Heat and pressure change igneous and sedimentary rocks into metamorphic. Nature invented the pressure cooker long before humans did!
Igneous rock comes from magma, which is far too hot to preserve most life forms intact. Metamorphic rock comes from the breakdown and re-forming of other rocks. But soft sediment envelops organic material and can preserve it.
Amber sometimes traps once-living creatures in its flow. You might have seen amber paperweights or pendants with a dragonfly or something similar inside.
This question was a bit tricky, as the words "meta-" and "meso-" are closely related. But "meso-" tends to mean "middle or medium," while "meta-" is about change.
Plate tectonics is the body of knowledge that explains continental drift and how earthquakes happen. It is closely related to the field of seismology.
Often, a loud cracking sound accompanies a glacier calving. If the glacier is next to a body of water, an iceberg is created.
You might have used the word "sediment" to refer to the darker-colored, more flavorful particles in the bottom of a bottled drink. So, hey: maybe if you let your Snapple sit for a million years, you'd have Snapple rock.
Rich alluvial deposits are usually found at river mouths and deltas. Fun fact: "Polder" is the Dutch word meaning "land reclaimed from the sea."
Igneous rock is formed from cooled magma. And magma is pretty much melted rock ... reduce, reuse, recycle is nature's motto!
Saturn is a gas giant. The "terrestrial" planets are Mercury, Venus, Mars, and of course, Earth. They have solid rock and soil to be studied.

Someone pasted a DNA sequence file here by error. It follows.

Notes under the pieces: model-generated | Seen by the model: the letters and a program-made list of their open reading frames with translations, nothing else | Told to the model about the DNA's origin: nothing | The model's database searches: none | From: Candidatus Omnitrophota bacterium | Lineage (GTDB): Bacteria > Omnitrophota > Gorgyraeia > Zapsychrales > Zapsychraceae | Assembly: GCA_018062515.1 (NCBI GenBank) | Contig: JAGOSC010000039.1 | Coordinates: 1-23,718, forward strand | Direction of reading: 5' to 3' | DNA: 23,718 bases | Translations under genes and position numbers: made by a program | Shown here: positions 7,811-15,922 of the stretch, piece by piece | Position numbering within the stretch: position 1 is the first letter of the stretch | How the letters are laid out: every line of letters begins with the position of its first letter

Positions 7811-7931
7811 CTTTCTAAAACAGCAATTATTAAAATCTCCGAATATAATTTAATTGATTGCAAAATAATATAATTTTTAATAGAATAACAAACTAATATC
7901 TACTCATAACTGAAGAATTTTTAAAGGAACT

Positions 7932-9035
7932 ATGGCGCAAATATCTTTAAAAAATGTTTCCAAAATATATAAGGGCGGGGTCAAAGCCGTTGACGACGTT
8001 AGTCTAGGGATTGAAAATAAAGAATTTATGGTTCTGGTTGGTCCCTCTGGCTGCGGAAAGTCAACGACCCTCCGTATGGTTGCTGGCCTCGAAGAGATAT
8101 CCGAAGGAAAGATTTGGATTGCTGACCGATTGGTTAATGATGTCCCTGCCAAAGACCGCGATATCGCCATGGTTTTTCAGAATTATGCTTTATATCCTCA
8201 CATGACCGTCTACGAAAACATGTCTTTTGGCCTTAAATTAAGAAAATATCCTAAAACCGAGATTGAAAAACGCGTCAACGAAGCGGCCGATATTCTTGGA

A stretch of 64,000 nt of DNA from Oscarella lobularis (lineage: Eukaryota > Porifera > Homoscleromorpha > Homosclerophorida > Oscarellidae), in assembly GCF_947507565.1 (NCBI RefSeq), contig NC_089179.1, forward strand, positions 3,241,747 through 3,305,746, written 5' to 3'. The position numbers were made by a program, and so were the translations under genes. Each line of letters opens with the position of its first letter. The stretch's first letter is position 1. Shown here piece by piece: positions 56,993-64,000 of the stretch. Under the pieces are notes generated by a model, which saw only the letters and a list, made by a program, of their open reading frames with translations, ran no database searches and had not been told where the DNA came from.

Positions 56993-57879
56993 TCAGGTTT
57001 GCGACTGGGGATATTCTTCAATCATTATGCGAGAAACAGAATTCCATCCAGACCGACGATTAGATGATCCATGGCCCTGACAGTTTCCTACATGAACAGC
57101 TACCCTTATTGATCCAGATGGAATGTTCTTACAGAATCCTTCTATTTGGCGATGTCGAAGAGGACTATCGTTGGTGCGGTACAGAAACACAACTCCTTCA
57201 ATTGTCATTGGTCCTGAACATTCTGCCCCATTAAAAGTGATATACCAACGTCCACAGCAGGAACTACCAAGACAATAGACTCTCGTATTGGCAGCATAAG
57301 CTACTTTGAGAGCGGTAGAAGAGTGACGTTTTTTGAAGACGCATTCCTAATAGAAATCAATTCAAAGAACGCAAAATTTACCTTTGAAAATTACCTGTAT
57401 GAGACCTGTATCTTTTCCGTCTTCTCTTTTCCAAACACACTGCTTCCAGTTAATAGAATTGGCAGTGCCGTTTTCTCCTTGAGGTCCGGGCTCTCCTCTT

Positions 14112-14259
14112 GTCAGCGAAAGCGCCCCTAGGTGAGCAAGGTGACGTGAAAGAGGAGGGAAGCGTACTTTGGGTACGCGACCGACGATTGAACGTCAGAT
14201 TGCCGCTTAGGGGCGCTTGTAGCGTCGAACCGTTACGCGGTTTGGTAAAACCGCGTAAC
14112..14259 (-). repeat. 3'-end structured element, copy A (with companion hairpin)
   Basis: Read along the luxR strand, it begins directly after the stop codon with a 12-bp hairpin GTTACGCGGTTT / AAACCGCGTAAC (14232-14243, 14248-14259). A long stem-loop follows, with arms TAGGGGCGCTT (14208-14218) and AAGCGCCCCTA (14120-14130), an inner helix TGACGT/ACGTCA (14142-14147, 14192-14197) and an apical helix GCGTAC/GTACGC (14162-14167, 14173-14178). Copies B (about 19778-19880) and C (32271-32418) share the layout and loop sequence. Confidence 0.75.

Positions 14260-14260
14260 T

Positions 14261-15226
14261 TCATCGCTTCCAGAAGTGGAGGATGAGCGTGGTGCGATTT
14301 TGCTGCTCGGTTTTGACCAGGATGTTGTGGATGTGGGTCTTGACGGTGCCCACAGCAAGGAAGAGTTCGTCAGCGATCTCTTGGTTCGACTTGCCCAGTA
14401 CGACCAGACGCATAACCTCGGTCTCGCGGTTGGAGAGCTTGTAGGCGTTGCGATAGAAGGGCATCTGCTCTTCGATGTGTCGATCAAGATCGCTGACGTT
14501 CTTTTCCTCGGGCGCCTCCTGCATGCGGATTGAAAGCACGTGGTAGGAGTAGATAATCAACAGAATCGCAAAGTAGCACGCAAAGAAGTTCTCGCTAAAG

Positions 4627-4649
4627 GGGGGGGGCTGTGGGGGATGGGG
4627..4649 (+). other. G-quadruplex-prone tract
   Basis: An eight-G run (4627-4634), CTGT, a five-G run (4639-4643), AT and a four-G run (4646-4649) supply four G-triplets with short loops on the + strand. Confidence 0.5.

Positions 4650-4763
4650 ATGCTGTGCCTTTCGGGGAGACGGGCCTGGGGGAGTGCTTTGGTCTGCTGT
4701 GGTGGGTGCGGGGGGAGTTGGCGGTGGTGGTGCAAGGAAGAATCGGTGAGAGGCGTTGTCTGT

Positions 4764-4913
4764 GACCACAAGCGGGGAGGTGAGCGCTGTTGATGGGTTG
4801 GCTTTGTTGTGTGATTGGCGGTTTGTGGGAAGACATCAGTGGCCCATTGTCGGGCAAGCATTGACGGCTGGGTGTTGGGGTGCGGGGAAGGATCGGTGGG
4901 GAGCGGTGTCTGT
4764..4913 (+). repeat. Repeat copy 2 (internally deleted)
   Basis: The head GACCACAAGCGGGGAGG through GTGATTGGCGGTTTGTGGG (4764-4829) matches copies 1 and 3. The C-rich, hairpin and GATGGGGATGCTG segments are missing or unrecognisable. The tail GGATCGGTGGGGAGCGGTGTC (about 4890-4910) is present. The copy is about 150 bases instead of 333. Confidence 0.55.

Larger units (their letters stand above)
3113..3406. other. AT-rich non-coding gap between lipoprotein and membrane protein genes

The Jenolan Caves are a popular tourist attraction in Eastern Australia. They include a cave called "the Temple of Baal." (Which sounds kind of scary to us!)
"Lithos" means rock in, you guessed it, Greek. Lithology is the specific study of rocks.
Glaciers are large bodies of ice on land. The name for floating ice in water is "iceberg," as any Titanic scholar knows.
The rock cycle isn't just how sedimentary or igneous rocks turn into metamorphic ones. Sedimentary rock can erode and crumble into sediment, then be compressed back into sedimentary rock. Or rock can melt, become magma, and cool, becoming igneous rock.
Some quiz-takers might remember this tidbit from the "Secret Circle" series of books written by L.J. Smith (better known as the author of "The Vampire Diaries.") Her witch protagonist, Cassie Blake, had a special affinity for hematite, her "working crystal."
Some tourist destinations are famous for their volcanos, like Hawaii and Japan. Then there are famous volcanos in history -- like Vesuvius, that destroyed Pompeii.
The Earth's core is extremely hot, so it's easy to imagine it being entirely liquid. But only the outer core is liquid; the inner core is solid.
The moon has a core, mantle and crust, like Earth does. But it doesn't have an atmosphere, so erosion from wind or water doesn't happen on the moon.
The Earth convects like an oven, transferring heat to its cooler surface. This causes the plates to move past or away from each other, putting pressure on faults, where the plates meet.